With that disclosure in place, let me say that TA Week in San Diego this year was a great show with a ton of highlights.  I’m glad to get to share a few of them with you!

Day One

For the GBS team, the show started with a great content-focused workshop.  Over the course of two hours, Crystal and Jenn dazzled the crowd with their depth of knowledge and simple, meaningful plans for enhancing content creation for EB.  (If you missed it, don’t fret, Boba Fett.  We’ll be seeing it soon as a webinar!)  So many people visited our area over the balance of the show to follow up, ask questions, and talk about partnerships in creating content.  We’ve done a lot of workshops over the years, but it is always satisfying to get to dive in deep with practitioners and help solve some problems.  That’s the best part of any event, and we’re lucky to get to experience it!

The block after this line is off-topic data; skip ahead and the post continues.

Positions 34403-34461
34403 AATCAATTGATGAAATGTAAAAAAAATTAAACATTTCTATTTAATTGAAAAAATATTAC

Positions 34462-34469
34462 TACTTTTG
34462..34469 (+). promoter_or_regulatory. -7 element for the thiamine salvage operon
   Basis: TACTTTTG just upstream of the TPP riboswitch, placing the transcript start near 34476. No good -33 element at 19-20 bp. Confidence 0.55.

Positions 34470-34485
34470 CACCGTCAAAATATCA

The welcome reception was also a great time.  We were lucky enough to be set up in the foyer, so we had a lot of traffic for the evening.  We set up our 360 photo booth and spent the evening helping our hundreds of friends get great shots to remember their trip.  Feel free to check out #TA_Week on Twitter to see some of those videos.

Day Two

Wednesday was the first of two “main agenda” days, meaning two full tracks of sessions.  We spent most of our day in our booth, building out more services for attendees.  Between setting up snacks (who knew protein bars would be such a hit?), a first aid station, multiple charging stations, and a comfortable place to sit and look at the water, we worked to create a comfortable space for friends.  It kept us busy, with a day full of visitors and tech demos with other vendors.

Who caught my eye?  There were a couple that stood out that I’m excited to share!

Cliquify - A platform for distributing Employer Brand content across teams and locations, while maintaining brand standards and controlled user editing.  There was a lot of excitement for their platform, and I heard their name in conversation a lot across the event.  If you deal with content, or if you are looking for a way to distribute the work you are doing in this area, they are absolutely worth checking out!